Another aspect of the disclosure is a method of enforcing policy management on a Softswitch based architecture that may include interface to SS7 network. The method comprises receiving a new call from the TDM switch including PSTN, and translating the incoming call information to an access request in the form of a TCAP query message. The access request is then transmitted to a policy management system and a call disposition message is received in the form of TCAP query response.
Embodiments of the invention may be best understood by reading the disclosure with reference to the drawings, wherein:
FIG. 1 shows an example of a network including a policy management system.
FIG. 2 shows an embodiment of a network portion having a softswitch and a service control point.
FIG. 3 shows a flowchart of one embodiment of a method to provide translation between TCAP query message and Access Policy Management message
DETAILED DESCRIPTION OF THE EMBODIMENTS
FIG. 4 shows an embodiment of a network device that interfaces between the Softswitch and policy management system by translating TCAP query messages to access request messages and vice versa.
FIG. 1 shows a network having a policy management system. The term system as used here is not meant to imply any mandatory configuration or inclusion of any particular components. A policy system may be one device or a set of devices that manages various constraints on the network usage. A policy system may include port policy managers, service level agreement (SLA) managers, points-of-presence (POP) managers, etc. As shown in FIG. 1, the POP manager 10 and the three customer SLA managers 16 a-c comprise the policy management system. Alternatively, the above functions may be combined in one or more servers, with each function being a separate software component on the server.
The users access the network 18 through the POPs 12 a-12 n. Each POP may have a gateway, such as 14, that allows access to the network and provides information to the policy system. For example, that particular POP may only be allowed to have 5,000 ports active at any one time. Similarly, a user may be associated with Customer 1, which may only have 15,000 users active at any one time across the entire network, by the terms of the SLA. When the users access the network through the gateways, the user information is transmitted to the policy system and the policy system either grants or denies the call.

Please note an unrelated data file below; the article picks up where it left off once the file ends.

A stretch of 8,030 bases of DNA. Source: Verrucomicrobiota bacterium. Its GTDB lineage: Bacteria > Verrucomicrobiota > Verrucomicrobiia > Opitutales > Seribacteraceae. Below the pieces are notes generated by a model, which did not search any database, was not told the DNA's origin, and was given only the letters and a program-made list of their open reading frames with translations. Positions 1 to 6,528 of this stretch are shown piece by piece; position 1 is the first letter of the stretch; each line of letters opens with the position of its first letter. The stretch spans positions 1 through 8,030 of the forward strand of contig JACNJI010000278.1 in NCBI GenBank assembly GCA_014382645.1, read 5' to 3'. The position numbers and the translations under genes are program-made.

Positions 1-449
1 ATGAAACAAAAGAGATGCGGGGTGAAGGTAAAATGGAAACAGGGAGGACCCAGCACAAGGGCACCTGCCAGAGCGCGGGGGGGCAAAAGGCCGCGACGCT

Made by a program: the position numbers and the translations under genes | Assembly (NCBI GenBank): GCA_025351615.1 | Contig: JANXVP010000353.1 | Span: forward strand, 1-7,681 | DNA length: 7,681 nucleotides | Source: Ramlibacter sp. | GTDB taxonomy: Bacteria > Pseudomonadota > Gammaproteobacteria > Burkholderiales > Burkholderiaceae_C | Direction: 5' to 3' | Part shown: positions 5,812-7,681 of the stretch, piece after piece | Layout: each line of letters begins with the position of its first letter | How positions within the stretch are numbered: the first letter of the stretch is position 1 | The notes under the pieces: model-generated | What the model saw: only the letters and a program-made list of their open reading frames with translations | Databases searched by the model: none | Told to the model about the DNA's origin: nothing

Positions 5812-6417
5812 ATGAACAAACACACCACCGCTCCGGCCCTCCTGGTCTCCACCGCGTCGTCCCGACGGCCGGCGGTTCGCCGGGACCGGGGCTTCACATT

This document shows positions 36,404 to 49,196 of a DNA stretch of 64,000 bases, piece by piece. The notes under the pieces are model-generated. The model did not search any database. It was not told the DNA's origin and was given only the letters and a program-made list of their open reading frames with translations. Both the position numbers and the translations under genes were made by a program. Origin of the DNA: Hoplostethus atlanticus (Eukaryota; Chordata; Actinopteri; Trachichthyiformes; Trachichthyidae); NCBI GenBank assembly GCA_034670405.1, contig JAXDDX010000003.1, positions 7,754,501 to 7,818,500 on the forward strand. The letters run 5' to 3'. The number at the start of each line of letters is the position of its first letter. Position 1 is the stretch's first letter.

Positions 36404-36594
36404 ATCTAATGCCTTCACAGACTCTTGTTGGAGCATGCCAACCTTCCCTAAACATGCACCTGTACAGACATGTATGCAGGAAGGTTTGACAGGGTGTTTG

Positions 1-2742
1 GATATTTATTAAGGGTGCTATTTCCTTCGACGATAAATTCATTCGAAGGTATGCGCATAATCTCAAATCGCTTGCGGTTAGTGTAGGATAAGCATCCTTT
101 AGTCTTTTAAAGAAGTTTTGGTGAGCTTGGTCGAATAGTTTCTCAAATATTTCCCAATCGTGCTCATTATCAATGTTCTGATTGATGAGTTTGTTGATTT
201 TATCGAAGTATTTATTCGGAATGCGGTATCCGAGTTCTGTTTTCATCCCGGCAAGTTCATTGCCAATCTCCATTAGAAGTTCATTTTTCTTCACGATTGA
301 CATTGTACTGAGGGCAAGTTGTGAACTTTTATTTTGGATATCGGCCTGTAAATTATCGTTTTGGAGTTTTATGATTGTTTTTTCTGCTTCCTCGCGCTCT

However, POP 12 n does not have a gateway that allows access to the data network directly, and that provides information to the policy system, as it is controlled by a softswitch 20, a Media Gateway Controller (MGC). The MGC must now communicate with the policy system in order for the enforcement of network wide policies. The RADIUS protocol used to communicate to the policy system is generally not supported in the MGC. This prevents the policy system from knowing the state of the entire network, and therefore does not allow policies to be instituted across the entire network. This does not afford the wholesalers to maintain the tight integrity desired between the policies and the actual state of the network. Softwitches typically include Advanced Intelligent Network (AIN) services. AIN services comply with a set of standards that allow new services to be added to existing networks with minimal upgrade costs and interference. An intelligent network separates service logic from the switching logic and concentrates services into dedicated network resources. The network resources are communicated with via the Transaction Capabilities Applications Part (TCAP) of SS7 signaling. It is possible to use these existing signals exchanged between a Service Switching Point (SSP) and a Service Control Point (SCP) to interface with the policy system, or to use the TCAP message and protocol for communications between MGC and a protocol converter.